Jenny Hoffman

Professor of Physics, Clowes Professor of Science, Harvard University


Hoffman completed her PhD in Physics at the University of California, Berkeley in 2003, with Prof. Séamus Davis using scanning tunneling microcopy to investigate electronic ordered states in the high-Tc cuprate superconductor Bi 2 Sr 2 CaCu 2 O 8+x . She was a postdoctoral fellow with Prof. Kathryn Moler at Stanford University, where she used magnetic force microscopy to investigate vortex pinning in superconductors. Hoffman joined the faculty in the Physics Department at Harvard University in 2005. At Harvard, her research combines atomic layer-by-layer growth and atomic resolution imaging of materials, to uncover new physics and applications inaccessible via bulk synthesis and probes. Her group has used molecular beam epitaxy (MBE), scanning tunneling microscopy (STM), and magnetic force microscopy (MFM) to synthesize, image, and manipulate electron pairing and vortex pinning in high-Tc superconductors, the metal-insulator transition in VO 2 , and the band structure of the topological materials such as SmB 6 . Recently, they have used acoustic metamaterials as a test ground to understand, invent, and prototype new quantum materials. Hoffman is the recipient of several awards, including the United States Presidential Early Career Award for Scientists and Engineers, the National Science Foundation CAREER Award, the Sloan Fellowship, the Radcliffe Fellowship, the Moore Foundation Experimental Investigator Award, the Canada Excellence Research Chair, and most recently the Clowes Professorship of Science at Harvard University.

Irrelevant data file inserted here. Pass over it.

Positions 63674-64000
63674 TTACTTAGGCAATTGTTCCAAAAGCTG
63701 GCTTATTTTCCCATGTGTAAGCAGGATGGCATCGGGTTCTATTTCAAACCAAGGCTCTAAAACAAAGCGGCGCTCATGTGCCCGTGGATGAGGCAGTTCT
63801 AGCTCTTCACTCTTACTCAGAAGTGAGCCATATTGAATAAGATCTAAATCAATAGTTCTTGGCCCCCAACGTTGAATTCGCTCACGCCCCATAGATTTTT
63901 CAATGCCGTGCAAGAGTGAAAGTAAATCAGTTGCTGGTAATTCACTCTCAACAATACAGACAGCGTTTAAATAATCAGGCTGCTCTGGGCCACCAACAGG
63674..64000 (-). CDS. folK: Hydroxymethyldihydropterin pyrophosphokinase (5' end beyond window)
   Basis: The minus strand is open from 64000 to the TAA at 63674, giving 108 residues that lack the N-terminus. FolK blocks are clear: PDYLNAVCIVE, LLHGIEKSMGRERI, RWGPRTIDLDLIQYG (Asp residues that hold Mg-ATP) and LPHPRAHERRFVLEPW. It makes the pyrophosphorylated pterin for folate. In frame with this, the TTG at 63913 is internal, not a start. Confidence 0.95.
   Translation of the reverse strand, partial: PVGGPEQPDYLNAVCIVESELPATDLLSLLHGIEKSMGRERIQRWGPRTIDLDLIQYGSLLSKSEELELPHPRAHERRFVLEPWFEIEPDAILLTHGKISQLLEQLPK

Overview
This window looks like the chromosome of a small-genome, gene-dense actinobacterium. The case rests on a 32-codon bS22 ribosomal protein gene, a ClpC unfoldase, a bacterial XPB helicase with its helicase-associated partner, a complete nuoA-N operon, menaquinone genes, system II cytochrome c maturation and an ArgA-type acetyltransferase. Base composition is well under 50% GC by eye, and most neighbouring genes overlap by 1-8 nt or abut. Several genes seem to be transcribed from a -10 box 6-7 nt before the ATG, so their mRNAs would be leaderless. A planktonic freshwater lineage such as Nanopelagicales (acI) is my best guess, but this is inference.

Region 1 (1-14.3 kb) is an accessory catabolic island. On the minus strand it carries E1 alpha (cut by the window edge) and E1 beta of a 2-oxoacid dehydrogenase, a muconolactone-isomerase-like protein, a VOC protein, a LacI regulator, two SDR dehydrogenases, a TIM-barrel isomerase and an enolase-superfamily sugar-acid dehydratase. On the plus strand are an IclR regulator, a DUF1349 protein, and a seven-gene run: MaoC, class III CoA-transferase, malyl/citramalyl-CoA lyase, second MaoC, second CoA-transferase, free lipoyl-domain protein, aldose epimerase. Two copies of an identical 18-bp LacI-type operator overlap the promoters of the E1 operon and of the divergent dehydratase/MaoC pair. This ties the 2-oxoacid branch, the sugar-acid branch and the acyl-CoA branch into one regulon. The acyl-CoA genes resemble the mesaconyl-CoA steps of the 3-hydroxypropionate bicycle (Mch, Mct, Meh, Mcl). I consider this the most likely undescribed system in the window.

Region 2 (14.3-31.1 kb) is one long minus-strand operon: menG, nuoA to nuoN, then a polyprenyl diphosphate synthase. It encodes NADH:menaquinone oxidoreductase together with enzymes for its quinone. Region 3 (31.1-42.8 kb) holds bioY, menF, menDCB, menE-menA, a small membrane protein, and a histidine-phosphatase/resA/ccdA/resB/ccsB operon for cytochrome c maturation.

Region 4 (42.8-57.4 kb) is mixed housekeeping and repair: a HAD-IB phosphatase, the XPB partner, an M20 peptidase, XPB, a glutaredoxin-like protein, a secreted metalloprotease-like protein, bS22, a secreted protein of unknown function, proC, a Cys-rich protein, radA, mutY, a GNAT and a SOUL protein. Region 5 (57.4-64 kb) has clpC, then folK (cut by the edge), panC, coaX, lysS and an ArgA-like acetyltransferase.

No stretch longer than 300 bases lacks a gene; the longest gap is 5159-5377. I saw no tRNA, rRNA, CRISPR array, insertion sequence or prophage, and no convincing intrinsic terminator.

Jenny Hoffman Hoffman is a proud mother of three children, born in 2006, 2009, and 2012. Hoffman is also a competitive long-distance runner. She is a 3-time US National Champion in the 24-Hour Run, with a personal record of 142 miles (228 kilometers) in 2016. She was part of the gold-medal-winning US team at the 24-Hour Run World Championships held in Belfast, UK in 2017. In fall 2019 she set out to break the world record for running across the continental United States, from San Francisco to New York. She averaged 100 kilometers per day for 42 straight days, which put her 7 days ahead of record pace, but she suffered a run-ending knee injury just a few days from the finish. She is still daydreaming about where to run next.